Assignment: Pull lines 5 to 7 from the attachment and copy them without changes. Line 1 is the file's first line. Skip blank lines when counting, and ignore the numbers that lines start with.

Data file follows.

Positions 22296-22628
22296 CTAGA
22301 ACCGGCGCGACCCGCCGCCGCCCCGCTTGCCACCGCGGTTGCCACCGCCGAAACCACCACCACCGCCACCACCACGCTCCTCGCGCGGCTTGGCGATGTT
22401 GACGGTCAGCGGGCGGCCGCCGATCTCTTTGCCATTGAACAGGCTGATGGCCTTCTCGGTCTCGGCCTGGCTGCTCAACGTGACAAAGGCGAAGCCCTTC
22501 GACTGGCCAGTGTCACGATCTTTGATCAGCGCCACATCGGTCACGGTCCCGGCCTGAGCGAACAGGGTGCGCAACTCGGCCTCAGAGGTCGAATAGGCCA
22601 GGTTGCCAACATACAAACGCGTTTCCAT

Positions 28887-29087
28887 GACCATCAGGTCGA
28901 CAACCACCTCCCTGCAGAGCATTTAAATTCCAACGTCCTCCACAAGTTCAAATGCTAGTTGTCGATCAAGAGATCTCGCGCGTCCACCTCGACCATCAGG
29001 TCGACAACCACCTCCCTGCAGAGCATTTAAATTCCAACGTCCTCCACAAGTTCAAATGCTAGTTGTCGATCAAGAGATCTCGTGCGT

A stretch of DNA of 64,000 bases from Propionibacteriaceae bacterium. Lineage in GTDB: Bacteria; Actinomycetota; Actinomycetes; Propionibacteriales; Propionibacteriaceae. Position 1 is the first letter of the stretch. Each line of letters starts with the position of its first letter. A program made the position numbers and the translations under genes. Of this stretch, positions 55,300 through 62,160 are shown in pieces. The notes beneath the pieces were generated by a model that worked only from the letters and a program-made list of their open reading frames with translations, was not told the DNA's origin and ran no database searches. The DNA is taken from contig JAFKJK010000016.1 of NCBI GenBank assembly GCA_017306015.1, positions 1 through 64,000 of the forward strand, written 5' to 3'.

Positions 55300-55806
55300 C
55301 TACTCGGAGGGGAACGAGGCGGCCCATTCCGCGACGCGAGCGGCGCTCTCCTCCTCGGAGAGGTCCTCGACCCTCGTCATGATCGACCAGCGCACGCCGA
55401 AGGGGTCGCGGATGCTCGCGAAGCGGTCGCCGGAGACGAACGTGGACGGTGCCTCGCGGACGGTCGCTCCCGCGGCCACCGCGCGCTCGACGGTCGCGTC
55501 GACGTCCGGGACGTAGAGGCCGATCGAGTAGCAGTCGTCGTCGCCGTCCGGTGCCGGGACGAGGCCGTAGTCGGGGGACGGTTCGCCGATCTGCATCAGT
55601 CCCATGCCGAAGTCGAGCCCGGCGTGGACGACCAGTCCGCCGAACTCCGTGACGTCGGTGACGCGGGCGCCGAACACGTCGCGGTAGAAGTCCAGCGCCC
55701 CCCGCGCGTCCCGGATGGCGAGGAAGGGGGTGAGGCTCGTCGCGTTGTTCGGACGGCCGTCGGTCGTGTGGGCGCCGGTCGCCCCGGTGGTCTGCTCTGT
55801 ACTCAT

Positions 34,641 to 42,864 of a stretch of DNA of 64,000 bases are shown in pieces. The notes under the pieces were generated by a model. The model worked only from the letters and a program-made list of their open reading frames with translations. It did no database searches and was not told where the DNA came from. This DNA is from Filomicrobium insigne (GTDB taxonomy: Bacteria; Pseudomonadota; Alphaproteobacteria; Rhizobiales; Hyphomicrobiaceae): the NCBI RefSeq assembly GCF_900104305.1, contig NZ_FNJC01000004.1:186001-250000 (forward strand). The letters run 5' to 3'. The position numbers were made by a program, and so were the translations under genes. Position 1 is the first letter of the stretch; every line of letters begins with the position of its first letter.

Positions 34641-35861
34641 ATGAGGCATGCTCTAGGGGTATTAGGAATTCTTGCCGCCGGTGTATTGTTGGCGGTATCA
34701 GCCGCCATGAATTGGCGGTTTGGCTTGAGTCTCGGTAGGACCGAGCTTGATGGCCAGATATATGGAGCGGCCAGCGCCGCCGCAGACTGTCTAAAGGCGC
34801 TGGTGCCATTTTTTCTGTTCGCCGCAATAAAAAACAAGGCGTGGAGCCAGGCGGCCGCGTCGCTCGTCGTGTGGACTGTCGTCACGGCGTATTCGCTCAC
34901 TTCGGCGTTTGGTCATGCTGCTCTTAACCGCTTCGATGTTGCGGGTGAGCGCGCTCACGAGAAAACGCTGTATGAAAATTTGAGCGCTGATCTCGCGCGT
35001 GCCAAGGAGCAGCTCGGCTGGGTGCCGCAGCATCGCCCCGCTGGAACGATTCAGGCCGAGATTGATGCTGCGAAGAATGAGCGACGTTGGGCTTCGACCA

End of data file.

22501 GACTGGCCAGTGTCACGATCTTTGATCAGCGCCACATCGGTCACGGTCCCGGCCTGAGCGAACAGGGTGCGCAACTCGGCCTCAGAGGTCGAATAGGCCA
22601 GGTTGCCAACATACAAACGCGTTTCCAT

Positions 28887-29087